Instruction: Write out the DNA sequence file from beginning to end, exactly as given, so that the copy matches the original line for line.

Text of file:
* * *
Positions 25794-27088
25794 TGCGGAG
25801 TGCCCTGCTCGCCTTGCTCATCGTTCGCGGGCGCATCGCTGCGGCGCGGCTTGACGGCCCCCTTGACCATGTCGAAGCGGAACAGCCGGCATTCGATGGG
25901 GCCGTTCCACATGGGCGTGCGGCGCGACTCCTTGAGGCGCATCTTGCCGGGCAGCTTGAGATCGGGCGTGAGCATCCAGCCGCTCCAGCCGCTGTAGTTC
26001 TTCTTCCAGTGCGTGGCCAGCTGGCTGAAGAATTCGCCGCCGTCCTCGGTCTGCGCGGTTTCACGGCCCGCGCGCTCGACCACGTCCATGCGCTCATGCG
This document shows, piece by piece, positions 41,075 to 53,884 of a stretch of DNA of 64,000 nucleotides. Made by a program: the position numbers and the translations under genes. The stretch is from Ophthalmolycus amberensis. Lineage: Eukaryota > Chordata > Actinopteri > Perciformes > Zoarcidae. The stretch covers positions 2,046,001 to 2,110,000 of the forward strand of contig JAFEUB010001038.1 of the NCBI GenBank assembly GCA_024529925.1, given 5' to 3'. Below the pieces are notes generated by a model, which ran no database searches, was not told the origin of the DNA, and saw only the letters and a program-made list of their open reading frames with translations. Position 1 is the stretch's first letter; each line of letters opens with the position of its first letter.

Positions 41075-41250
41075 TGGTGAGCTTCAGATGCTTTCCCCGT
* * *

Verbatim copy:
Positions 25794-27088
25794 TGCGGAG
25801 TGCCCTGCTCGCCTTGCTCATCGTTCGCGGGCGCATCGCTGCGGCGCGGCTTGACGGCCCCCTTGACCATGTCGAAGCGGAACAGCCGGCATTCGATGGG
25901 GCCGTTCCACATGGGCGTGCGGCGCGACTCCTTGAGGCGCATCTTGCCGGGCAGCTTGAGATCGGGCGTGAGCATCCAGCCGCTCCAGCCGCTGTAGTTC
26001 TTCTTCCAGTGCGTGGCCAGCTGGCTGAAGAATTCGCCGCCGTCCTCGGTCTGCGCGGTTTCACGGCCCGCGCGCTCGACCACGTCCATGCGCTCATGCG
This document shows, piece by piece, positions 41,075 to 53,884 of a stretch of DNA of 64,000 nucleotides. Made by a program: the position numbers and the translations under genes. The stretch is from Ophthalmolycus amberensis. Lineage: Eukaryota > Chordata > Actinopteri > Perciformes > Zoarcidae. The stretch covers positions 2,046,001 to 2,110,000 of the forward strand of contig JAFEUB010001038.1 of the NCBI GenBank assembly GCA_024529925.1, given 5' to 3'. Below the pieces are notes generated by a model, which ran no database searches, was not told the origin of the DNA, and saw only the letters and a program-made list of their open reading frames with translations. Position 1 is the stretch's first letter; each line of letters opens with the position of its first letter.

Positions 41075-41250
41075 TGGTGAGCTTCAGATGCTTTCCCCGT